Profession (taxidermist)
Profession (pirate)
Profession (courtesan)
Profession (rat catcher)
Profession (sycophant) ("I'm the Kato Kaelin of Taldor")
Profession (mercenary)
Profession (fortune teller)
Profession (hunter)
Profession (snake charmer)
Profession (scribe)
Profession (brewer)
Profession (swineherd)

Admittedly, it might be hard to see how a swineherd could make 50 gp in a couple weeks' herding, but such elevated levels of pig-headedness must be rare and valued by bacon enthusiasts.

RPG Superstar 2008 Top 16

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Wraiths will make short work of him...

***** RPG Superstar 2008 Top 16 aka Sir_Wulf

Tarondor wrote:
How are the players supposed to learn about the puzzle-box aspect of the helm? The text doesn't say. There are skills that can be used to defeat the challenge, but not to discover its existence.

I don't have the scenario handy, but couldn't the hag advise the party? That could become part of her effort to get them to free her.

***** RPG Superstar 2008 Top 16 aka Sir_Wulf

Keep in mind that Animal Handling can be used untrained to direct animals. It just requires training to train animals.

RPG Superstar 2008 Top 16

I agree that it's inappropriate for your player to be so demanding.
Harrowing Spoiler:

The merchant that wanders the wastes could probably help the party find what they need, but they may not like his prices...

RPG Superstar 2008 Top 16

Detect evil and Sense Motive work best as tools that give the characters clues, not instant solutions to the puzzles that face them.

The Morphling wrote:
That problem is fixed by the paladin losing all of his powers instantly when he murders an innocent evil commoner.

Is that really the most elegant solution? Wouldn't it be better for the paladin to know his own limitations and avoid such a frustrating doom?

***** RPG Superstar 2008 Top 16 aka Sir_Wulf

I would NOT recommend permanently nuking someone's treasured magic items in PFS play. While such an act would be totally in character for a demon, it could permanently handicap the involved character.

In a home game, other party members could ease the loss by lending or giving him equipment they don't need. They could allow him an extra share of treasure for a while. The GM could place a couple of interesting items into another monster's hoard or could run a special adventure where the party goes after the offending demon to steal items back or take revenge.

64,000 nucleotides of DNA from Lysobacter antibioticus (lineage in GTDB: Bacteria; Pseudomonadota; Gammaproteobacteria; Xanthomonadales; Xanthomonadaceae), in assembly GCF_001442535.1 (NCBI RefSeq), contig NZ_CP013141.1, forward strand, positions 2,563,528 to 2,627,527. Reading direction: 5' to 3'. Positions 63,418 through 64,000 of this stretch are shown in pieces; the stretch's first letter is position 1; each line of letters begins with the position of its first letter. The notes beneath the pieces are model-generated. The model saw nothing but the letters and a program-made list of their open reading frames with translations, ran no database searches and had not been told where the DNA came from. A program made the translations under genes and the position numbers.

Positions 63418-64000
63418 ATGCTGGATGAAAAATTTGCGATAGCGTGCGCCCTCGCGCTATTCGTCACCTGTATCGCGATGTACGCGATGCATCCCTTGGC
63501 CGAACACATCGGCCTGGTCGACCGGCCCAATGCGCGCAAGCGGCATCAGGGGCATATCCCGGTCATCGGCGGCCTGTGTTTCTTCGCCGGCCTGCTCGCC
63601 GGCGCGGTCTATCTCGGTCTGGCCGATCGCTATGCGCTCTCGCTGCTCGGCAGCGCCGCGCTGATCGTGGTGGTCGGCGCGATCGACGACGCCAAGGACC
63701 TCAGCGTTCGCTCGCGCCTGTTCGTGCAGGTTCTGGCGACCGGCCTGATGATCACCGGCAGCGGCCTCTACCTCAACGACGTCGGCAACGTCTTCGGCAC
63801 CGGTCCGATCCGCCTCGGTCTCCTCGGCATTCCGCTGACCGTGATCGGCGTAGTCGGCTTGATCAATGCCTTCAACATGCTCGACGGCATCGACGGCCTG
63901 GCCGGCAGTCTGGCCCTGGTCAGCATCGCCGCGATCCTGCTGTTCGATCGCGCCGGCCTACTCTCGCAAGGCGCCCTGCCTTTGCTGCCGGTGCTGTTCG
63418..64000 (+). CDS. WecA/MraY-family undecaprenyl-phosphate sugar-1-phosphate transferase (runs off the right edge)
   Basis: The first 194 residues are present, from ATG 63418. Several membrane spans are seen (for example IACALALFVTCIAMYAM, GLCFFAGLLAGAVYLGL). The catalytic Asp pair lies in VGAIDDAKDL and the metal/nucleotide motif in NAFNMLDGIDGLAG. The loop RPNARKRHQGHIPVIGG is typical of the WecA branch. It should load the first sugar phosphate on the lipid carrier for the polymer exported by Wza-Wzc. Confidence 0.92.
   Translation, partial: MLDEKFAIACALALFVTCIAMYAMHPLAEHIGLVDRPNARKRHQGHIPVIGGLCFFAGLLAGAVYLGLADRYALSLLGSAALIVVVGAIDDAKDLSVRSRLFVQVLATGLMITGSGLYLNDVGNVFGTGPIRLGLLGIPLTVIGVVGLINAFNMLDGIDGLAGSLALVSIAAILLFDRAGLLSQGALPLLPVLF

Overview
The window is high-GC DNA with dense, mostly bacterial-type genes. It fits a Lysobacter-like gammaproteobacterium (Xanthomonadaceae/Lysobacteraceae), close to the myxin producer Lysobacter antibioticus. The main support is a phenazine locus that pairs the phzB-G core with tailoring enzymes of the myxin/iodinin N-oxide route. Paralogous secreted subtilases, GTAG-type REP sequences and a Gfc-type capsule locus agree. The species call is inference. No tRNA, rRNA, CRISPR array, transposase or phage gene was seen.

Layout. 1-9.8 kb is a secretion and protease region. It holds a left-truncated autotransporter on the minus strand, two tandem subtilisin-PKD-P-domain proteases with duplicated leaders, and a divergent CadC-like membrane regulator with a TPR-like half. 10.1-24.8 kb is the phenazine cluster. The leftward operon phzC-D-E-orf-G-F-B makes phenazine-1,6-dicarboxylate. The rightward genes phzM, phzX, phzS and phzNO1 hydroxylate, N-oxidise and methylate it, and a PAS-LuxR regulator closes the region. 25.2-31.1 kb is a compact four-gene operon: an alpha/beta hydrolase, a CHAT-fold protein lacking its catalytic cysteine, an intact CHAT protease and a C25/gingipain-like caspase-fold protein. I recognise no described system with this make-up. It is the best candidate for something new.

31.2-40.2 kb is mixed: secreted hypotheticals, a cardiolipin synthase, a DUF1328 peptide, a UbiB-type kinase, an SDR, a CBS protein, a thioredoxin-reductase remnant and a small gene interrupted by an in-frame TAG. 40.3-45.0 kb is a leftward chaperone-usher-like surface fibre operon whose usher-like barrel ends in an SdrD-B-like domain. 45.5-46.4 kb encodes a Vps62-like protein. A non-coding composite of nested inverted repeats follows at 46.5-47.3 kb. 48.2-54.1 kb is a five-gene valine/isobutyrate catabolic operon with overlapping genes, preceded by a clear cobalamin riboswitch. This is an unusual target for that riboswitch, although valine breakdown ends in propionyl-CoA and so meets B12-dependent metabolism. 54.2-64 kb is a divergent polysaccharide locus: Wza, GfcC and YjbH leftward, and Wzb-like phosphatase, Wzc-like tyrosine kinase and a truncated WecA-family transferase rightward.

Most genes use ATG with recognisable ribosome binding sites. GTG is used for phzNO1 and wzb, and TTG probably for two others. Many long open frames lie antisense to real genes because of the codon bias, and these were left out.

Unlike a home campaign, the structure of organized play does not allow GMs and other players to adapt scenarios this way. Missing items could become a permanent sore point for the player, a frustration that would linger long after the scenario ended.

I do not mean that items should be entirely proof against loss or destruction. If the party squares off agaisnt a pack of rust monsters or a giant with Improved Sunder, they need to be ready for some unpleasantness. I just mean that such incidents should be few and far between, not part of the standard tactics of the season's most common foes.

Furthermore, demons cause misery and woe, crushing their foes' hearts with their cruel cunning. While PLAYERS might be heartbroken over lost magic items, I don't see heroic adventurers as caught up in their equipment and tools. "Foolish mortal! Now that I have brought your pitiful band to its knees, your sufferings shall be exquisite! On the frame of pain, I shall make your MAGIC SWORD scream for mercy!"

***** RPG Superstar 2008 Top 16 aka Sir_Wulf

I've often described the ziggurat as a “plinth” to better match the image on the map:

In the center of the room, a step-sided plinth looms twenty feet up from the mists. Narrow steps and numerous handholds on the plinth's sides would make it an easy climb.

The plinth's pinnacle forms a platform some four feet across, upon which sits an altar covered with 'demon-ape' motifs. A slender elf lies sprawled across the altar, bound to it by some of the artificial vines that decorated the chamber. The elf's robes are ragged tatters. He does not seem to be trying to escape, but is instead screeching and grunting in time with the ululating chanting of the apes in the vast chamber. A small monkey sits atop the elf’s chest, waving a stone dagger.

***** RPG Superstar 2008 Top 16 aka Sir_Wulf

I'd recommend running Among the Living, followed by Among the Dead.

Among the Dead is a trap-filled dungeon suited for trapfinding rogues.

***** RPG Superstar 2008 Top 16 aka Sir_Wulf

I have seven PCs, of which one carries a clear spindle in his wayfinder. I haven't found it to be game breaking, but it does require the GM to interpret its abilities conservatively.

***** RPG Superstar 2008 Top 16 aka Sir_Wulf

I’ve run this one twice: The first time, it worked very well. The second time, events tended to go off the rails, with a ninja party member sneaking into the Consul’s home in the dead of night to search for clues, and others extensively questioned their captured Galtan mercenaries and made repeated visits to the local temple of Abadar.

Players quickly suspected that Thalia faked her kidnapping in order to elope with some swain of whom her father wouldn’t approve. Since she was something of an “old maid” by rural Andoren standards, party members wanted to know why she hadn’t married yet and whether she had a sweetheart. They were initially told that “Thalia’s always been more interested in her books of philosophy than in marriage,” eventually discovering that “Thalia’s father didn’t approve of the suitors she wanted to marry, so she has stubbornly refused to consider marriage with the wealthy landowners he would prefer.” Her father had encouraged “unsuitable” suitors to seek their fortunes elsewhere, ensuring that no one would hire them locally while having his business partners offer them opportunities in distant regions.